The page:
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The large-scale structure of the halo of the Andromeda galaxy II. Hierarchical structure in the Pan-Andromeda Archaeological Survey

Research output: Contribution to journalArticle

  • Alan W. McConnachie
  • Rodrigo Ibata
  • Nicolas Martin
  • Michelle Collins
  • Stephen Gwyn
  • Mike Irwin
  • Geraint F. Lewis
  • A. Dougal Mackey
  • Tim Davidge
  • Veronica Arias
  • Anthony Conn
  • Patrick Cote
  • Avon Huxor
  • Chelsea Spengler
  • Nial Tanvir
  • David Valls-Gabaud
  • Arif Babul
  • Pauline Barmby
  • Nicholas F. Bate
  • Scott Chapman
  • Aaron Dotter
  • William Harris
  • Brendan McMonigal
  • Julio Navarro
  • Thomas H. Puzia
  • R. Michael Rich
  • Guillaume Thomas

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Original languageEnglish
JournalAstrophysical Journal
Issue number1
Publication statusPublished - 20 Nov 2018


The Pan-Andromeda Archaeological Survey is a survey of $>400$ square degrees centered on the Andromeda (M31) and Triangulum (M33) galaxies that has provided the most extensive panorama of a $L_\star$ galaxy group to large projected galactocentric radii. Here, we collate and summarise the current status of our knowledge of the substructures in the stellar halo of M31, and discuss connections between these features. We estimate that the 13 most distinctive substructures were produced by at least 5 different accretion events, all in the last 3 or 4 Gyrs. We suggest that a few of the substructures furthest from M31 may be shells from a single accretion event. We calculate the luminosities of some prominent substructures for which previous estimates were not available, and we estimate the stellar mass budget of the outer halo of M31. We revisit the problem of quantifying the properties of a highly structured dataset; specifically, we use the OPTICS clustering algorithm to quantify the hierarchical structure of M31's stellar halo, and identify three new faint structures. M31's halo, in projection, appears to be dominated by two `mega-structures', that can be considered as the two most significant branches of a merger tree produced by breaking M31's stellar halo into smaller and smaller structures based on the stellar spatial clustering. We conclude that OPTICS is a powerful algorithm that could be used in any astronomical application involving the hierarchical clustering of points. The publication of this article coincides with the public release of all PAndAS data products.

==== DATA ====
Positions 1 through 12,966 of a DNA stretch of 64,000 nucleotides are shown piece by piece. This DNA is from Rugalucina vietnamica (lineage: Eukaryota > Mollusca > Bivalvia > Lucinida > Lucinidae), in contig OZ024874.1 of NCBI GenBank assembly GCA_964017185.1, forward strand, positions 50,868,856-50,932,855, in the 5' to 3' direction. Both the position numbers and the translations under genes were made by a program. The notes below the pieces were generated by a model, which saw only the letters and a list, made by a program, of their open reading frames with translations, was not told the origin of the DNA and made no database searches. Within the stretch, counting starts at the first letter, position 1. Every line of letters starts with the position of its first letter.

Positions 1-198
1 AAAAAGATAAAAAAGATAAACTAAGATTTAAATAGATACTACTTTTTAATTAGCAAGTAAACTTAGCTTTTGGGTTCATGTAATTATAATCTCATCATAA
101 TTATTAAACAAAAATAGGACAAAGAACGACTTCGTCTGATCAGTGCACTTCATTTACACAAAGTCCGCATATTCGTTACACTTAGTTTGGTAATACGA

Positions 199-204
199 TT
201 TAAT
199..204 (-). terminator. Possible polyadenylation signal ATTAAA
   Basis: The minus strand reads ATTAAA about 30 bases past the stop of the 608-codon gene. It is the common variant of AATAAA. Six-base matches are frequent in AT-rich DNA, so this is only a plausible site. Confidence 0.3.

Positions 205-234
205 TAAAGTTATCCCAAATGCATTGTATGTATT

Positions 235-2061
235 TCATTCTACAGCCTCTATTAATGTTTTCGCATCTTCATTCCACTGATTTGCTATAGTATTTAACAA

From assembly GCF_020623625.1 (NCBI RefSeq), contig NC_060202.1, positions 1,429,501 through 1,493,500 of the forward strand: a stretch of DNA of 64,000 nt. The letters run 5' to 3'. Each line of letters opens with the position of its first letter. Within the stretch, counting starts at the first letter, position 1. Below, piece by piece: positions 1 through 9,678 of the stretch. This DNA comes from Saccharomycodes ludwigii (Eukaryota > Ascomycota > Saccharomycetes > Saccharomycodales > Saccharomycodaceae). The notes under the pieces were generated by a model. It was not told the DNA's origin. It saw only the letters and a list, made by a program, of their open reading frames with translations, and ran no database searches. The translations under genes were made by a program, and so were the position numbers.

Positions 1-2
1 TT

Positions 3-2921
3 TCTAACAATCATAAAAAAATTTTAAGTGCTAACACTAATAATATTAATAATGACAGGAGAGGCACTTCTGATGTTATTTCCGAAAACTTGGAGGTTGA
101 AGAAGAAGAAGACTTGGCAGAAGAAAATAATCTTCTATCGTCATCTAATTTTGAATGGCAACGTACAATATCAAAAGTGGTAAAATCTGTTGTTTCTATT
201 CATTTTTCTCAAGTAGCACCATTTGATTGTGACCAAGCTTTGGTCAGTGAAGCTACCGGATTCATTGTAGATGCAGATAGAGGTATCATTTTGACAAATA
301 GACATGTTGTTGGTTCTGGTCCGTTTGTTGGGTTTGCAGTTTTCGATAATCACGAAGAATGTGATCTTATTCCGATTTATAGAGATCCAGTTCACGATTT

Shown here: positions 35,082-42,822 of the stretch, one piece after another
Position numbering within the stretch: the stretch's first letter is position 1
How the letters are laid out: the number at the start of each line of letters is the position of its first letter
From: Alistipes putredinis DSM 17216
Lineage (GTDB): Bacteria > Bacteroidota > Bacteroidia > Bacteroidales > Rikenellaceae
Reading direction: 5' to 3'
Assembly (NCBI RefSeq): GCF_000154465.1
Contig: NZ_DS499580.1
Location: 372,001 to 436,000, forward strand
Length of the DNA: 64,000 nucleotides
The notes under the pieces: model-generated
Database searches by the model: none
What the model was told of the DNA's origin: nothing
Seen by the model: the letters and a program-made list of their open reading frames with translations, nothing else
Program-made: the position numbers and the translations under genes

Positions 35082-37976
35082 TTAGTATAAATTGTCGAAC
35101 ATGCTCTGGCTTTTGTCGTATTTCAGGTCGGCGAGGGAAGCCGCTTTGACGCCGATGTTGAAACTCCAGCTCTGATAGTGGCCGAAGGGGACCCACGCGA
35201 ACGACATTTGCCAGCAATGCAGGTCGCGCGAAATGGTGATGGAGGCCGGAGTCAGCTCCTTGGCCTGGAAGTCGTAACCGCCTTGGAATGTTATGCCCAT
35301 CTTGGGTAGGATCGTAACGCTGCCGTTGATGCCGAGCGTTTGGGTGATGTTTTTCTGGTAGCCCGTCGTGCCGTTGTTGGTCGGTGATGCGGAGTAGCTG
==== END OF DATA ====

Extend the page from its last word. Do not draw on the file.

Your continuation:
Research areas

  • astro-ph.GA

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